then, its conversions have showed up at the White
      House, Google and many other locations.
      Now it's announced the launch of its consumer
      product: $9,995 + $400 delivery for a 5kWh
      battery pack. It gives you a 30-40 mile all-speed
      boosted range at 100+MPG plus about a penny a
      mile of electricity. Hymotion has
      not-yet-identified installation centers in
      Boston, Washington, DC, Minneapolis, Seattle, San
      Francisco and Los Angeles. It's offering a
      three-year warranty to start, with additional
      possible warranties in the future. (To GM, A123
      says it believes its Nanophosphate lithium
      batteries will to meet GM's criteria of 150,000
      miles/10 years.) Its crash-tested system has
      received federal NHTSA and FMVSS safety approvals
      and conditional California certifications. The
      batteries go under the rear deck, in the area
      usually occupied by a tool tray and the "doughnut" (minimal spare tire).
      The company's revamped website at
      http://www.hymotion.com includes a handy
      calculator where you can enter your driving
      patterns etc. and compare the fuel and greenhouse
      gas results with an internal combustion car and a
      standard Prius. It's taking $1,000 deposits for
      delivery of cars this year. (One of our
      correspondents who signed up on Day One told us he was #114 in the queue.)

      * Hymotion's letter to those who had asked get their latest news
      * Excerpts form the website's blog discussing California certification, etc.
      * Excerpts from its FAQ about those warranty issues that always come up
      * The New York Times story (complete version)

      Greetings from the A123Systems Hymotion product line team!

      Thank you for your interest in our product line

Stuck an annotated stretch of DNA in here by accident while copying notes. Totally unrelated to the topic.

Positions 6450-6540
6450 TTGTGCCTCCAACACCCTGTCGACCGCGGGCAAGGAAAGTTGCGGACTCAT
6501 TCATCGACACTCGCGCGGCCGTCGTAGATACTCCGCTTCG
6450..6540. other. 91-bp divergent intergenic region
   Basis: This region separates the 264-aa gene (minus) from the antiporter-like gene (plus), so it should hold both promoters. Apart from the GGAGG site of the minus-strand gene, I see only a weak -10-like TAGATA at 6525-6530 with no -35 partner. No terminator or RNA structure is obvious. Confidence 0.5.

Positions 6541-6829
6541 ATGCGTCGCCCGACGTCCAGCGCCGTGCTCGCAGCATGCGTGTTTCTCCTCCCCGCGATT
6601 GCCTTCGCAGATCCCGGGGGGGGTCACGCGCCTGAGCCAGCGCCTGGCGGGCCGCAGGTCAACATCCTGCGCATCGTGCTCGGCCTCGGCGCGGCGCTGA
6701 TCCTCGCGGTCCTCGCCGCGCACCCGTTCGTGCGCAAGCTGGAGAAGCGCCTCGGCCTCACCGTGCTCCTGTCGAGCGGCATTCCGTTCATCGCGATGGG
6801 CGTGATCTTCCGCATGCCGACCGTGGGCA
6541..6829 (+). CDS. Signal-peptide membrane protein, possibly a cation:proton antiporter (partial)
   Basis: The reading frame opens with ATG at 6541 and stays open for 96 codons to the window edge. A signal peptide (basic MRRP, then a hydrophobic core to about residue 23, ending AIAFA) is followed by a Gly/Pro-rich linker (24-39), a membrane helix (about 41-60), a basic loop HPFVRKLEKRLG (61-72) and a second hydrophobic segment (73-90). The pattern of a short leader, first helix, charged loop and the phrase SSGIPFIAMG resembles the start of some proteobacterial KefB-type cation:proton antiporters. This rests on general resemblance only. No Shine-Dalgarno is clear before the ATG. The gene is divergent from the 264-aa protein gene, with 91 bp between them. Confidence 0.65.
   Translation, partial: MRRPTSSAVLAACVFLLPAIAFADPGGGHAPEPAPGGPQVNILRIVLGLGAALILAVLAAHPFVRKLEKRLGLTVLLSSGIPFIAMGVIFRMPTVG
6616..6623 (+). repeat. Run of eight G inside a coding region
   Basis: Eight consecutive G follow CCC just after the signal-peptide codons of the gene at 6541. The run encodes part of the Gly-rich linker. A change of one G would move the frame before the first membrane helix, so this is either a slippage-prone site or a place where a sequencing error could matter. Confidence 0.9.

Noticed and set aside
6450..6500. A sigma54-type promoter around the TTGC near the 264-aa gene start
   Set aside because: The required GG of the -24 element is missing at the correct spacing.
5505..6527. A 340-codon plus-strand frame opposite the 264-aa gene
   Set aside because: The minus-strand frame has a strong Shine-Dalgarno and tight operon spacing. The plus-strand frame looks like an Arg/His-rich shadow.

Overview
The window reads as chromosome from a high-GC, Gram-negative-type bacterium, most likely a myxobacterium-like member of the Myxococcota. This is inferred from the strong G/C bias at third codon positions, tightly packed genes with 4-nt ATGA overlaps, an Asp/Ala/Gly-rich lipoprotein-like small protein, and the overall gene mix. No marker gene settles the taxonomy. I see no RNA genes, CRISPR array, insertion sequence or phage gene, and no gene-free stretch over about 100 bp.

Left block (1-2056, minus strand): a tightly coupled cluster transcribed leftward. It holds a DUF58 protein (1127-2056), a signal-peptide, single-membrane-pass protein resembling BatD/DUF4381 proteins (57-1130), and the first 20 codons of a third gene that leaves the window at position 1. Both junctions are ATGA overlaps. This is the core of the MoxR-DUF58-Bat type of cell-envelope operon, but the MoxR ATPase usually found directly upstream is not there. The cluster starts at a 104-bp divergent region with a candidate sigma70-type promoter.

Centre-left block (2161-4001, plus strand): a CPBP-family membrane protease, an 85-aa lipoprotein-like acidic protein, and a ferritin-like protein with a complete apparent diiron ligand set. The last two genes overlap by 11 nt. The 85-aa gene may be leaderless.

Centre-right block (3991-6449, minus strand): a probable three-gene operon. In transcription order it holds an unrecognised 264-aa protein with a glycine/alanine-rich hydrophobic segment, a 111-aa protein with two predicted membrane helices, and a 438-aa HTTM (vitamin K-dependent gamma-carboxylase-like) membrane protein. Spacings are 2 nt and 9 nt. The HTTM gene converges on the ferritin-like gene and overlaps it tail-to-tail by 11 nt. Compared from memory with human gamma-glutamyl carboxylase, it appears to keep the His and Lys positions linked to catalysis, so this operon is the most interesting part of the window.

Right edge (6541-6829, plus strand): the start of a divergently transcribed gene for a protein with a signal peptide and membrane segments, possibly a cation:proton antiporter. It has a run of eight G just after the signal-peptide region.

and for filling out our Hymotion request
      form. We know that many of you registered for
      updates quite a while back and have been
      patiently awaiting news of our product
      development progress. We apologize for the
      silence over the past year, but assure you that
      we have dedicated ourselves over that time to
      completing development and testing of our first
      product, the Hymotion L5 Plug-in Conversion
      Module (PCM) for the 2004-2008 Toyota Prius. We
      have recently added several new members to the
      Hymotion management and customer service teams
      that will enable us to better respond to your
      questions and orders as we now move into
      commercial production and sale of the L5.

      Over the past year, with the help of our fleet
      and demo partners, we have completed the field
      testing and product development protocols to
      produce the market’s first fully tested,
      standardized and publicly available PHEV
      conversion module - the Hymotion L5. We have
      released the product to mass production and are
      now offering the L5 for purchase by consumers, as
      well as fleets and government programs. Lead
      times for each customer will depend on overall
      demand and product availability, but we expect
      consumer deliveries to begin in July 2008.

      We are happy to announce that our new Hymotion
      website launched today with consumer order
      capability! We are committed to ensuring that
      those of you who have already expressed your
      interest in our products are given priority for
      product delivery. If you are interested in
      purchasing the L5 for your Prius, please reply to
      this email to indicate your purchase intent AND
      place your deposit online on our new website to
      initiate your order. A member of our customer
      service team will respond to you with further
      information regarding your order within 5 business days.

      Thank you for your loyalty and your patience over
      the past year. We appreciate your interest in
      our Hymotion L5 conversion modules and your
      support of plug-in hybrid technology! Again, if
      you are interested in purchasing an L5, please
      respond to this e-mail indicating your purchase
      intent to ensure your priority for delivery of an
      L5 AND place a deposit online to initiate your
      order. We hope that we can serve you as customers soon!

      Other Hymotion Highlights:

      First Hymotion PHEV Conversion for Individual Consumer Completed